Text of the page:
Lithium-ion batteries are essential components in a number of established and emerging applications including: consumer electronics, electric vehicles and grid scale energy storage. However, despite their now widespread use, their performance, lifetime and cost still needs to be improved. The ESE group works at a range of multi-disciplinary length scales to solve these problems with activities including: development of new materials, characterisation of these materials, modelling of their performance, thermal management of cells, development of control systems, analysis of battery pack designs, diagnostic techniques and techno-economic analysis.

Projects

Modelling/experimental validation of mechanical effects in lithium-ion batteries

Faraday Institution / Innovate UK logo
Lead researchers: Dr Weilong Ai and Dr Jingy Chen
PI’s: Dr Billy Wu and Dr Gregory Offer
 
Funding: 
  • EPSRC Faraday Institution Multi-Scale Modelling project (EP/S003053/1, grant number FIRG003)
  • Innovate UK Battery Advances for Future Transport Applications (BAFTA) Project, collaborative R&D with Aston Martin Lagonda and Dukosi Limited.

Electrode materials experience large volume change during lithium (de)intercalation, and the resulting stress can cause cracking in electrode particles. Those cracks release new surface area to allow side reactions including solid electrolyte interphase growth and lithium plating, which accelerate the capacity degradation of lithium ion batteries. This project is to investigate the root causes of particle cracking and to develop models to improve battery performance by alleviating particle cracking issues. 

fig 1 c-rates
Figure 1. Nonuniform stress distribution across electrodes at different C-rates of discharging

The latest findings include a developed stress model for batteries showing large stresses close to the separator for high C-rates (Figure 1) and nonlinear diffusivity of electrode materials causing severe particle cracking in a narrow range of state of charge. In line with the non-linear diffusivity, cell aging experiments are on-going to investigate the influence of SOC range, temperature and C-rate on the rate of degradation. Electron imaging on the electrode particles serves as direct evidence of the extent of cracking (Figure 2) in post-mortem analysis.

Non-invasive in-situ diagnostic techniques, incremental capacity analysis (ICA) and differential thermal voltammetry (DTV) are applied to quantify extent of cell degradation, which provides insights in real-time battery management for maximising both performance and longevity. Long-term test data are collected from in-house facility (Figure 3).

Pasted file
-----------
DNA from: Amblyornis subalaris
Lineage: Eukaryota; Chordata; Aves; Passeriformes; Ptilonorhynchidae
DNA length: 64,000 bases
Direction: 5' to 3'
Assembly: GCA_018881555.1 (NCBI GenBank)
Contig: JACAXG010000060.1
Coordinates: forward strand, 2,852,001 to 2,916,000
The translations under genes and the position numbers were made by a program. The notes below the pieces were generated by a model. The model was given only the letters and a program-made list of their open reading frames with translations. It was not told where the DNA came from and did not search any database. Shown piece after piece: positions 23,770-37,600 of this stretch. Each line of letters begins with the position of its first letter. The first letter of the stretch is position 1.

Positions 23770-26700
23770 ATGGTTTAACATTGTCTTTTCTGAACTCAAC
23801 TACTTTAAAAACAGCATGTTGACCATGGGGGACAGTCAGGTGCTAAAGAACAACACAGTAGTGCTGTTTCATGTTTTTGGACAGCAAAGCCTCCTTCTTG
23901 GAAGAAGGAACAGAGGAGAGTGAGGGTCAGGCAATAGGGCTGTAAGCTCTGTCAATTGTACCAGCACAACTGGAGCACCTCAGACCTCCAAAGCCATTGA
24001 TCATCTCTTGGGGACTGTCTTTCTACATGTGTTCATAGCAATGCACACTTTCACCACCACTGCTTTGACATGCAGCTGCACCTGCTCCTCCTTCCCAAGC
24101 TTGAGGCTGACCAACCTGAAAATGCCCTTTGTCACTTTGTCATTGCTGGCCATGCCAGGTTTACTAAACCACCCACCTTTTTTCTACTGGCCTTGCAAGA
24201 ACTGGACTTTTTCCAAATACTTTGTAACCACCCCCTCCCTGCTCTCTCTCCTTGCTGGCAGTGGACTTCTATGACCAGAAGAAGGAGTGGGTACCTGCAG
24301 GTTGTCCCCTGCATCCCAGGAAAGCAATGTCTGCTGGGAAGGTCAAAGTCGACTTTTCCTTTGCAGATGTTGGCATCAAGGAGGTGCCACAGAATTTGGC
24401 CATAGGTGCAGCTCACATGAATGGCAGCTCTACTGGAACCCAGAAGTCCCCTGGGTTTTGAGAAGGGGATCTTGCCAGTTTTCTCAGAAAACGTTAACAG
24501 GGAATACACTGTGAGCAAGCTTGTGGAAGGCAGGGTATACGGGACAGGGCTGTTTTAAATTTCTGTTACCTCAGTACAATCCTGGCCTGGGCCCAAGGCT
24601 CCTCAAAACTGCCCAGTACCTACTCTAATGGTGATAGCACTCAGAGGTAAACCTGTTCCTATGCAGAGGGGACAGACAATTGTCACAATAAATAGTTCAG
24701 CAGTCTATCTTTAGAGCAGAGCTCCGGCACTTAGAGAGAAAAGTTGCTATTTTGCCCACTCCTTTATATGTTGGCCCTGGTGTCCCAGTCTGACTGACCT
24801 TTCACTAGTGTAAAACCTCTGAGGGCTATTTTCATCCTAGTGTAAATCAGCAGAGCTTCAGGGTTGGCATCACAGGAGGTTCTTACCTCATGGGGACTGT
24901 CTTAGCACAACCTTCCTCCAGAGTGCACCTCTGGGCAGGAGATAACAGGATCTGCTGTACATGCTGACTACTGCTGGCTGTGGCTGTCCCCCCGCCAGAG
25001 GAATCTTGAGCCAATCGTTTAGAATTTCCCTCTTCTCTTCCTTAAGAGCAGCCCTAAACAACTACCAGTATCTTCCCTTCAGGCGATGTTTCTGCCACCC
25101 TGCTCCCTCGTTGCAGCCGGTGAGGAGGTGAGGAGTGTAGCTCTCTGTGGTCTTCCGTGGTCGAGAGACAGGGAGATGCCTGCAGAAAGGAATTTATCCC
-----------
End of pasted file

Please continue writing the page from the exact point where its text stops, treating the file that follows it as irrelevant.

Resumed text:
Collaborators:
  • ESE group - Dyson School of Design Engineering: Mr Max Naylor Marlow
  • Department of Civil and Environmental Engineering: Dr Emilio Martinez-Paneda
Publications:
  1. Ai W, Kraft L, Sturm J, Jossen A, Wu B, 2019, Electrochemical Thermal-Mechanical Modelling of Stress Inhomogeneity in Lithium-Ion Pouch Cells, Journal of The Electrochemical Society, Vol: 167, Pages: 013512 - 013524

Conference presentations:
  1. Ai W, Chen J, O’Connor TS, Marlow MN, Wu B, An electrochemo-mechanical coupled model for lithium ion batteries, Oxford Battery Modelling Symposium (OBMS 2020), March 16-17, 2020, Oxford, UK.

Battery pack modelling

Faraday Institution logo
Lead researchers: Mr Max P Naylor Marlow and 
Dr Weilong Ai
PI’s: Dr Billy Wu
 
Funding: 
  • EPSRC Faraday Institution Multi-Scale Modelling project (EP/S003053/1, grant number FIRG003)
  • Imperial College London Doctoral Training Partnership (EP/N509486/1 project number 1854850) 

The performance of lithium-ion battery packs are often extrapolated from single cell performance however uneven currents in parallel strings due to cell-to-cell variations, thermal gradients and/or cell interconnects can reduce the overall performance of a large scale lithium-ion battery pack. This project is to investigate the performance implications caused by those factors by experiments and simulations:

fig 1 test bench
Figure 1. The photo of the test bench for 6x 2P1S parallel strings configuration

Experimental: Experimental work includes parameterisation and validation of models at the pack level, using our in-house custom pack test bench (Figure 1) to evaluate the behaviour of parallel cell strings under applied thermal conditions

fig 2 pack performance
Figure 2. Battery pack performance: (a) current distribution across six battery cells and (b) output energy and degradation for battery packs with different thermal gradients

Theoretical: Thermally coupled single particle models are developed to analyse the performance of battery packs, with considering the growth of solid electrolyte interphase layers. The output energy and capacity degradation of battery packs are studied under different operating conditions (Figure 2).

This work will provide insights for the designs of higher performance and longer lasting battery packs.

Collaborators:
  • UCL - Dept of Chemical Engineering: Dr Thomas Tranter
Publications: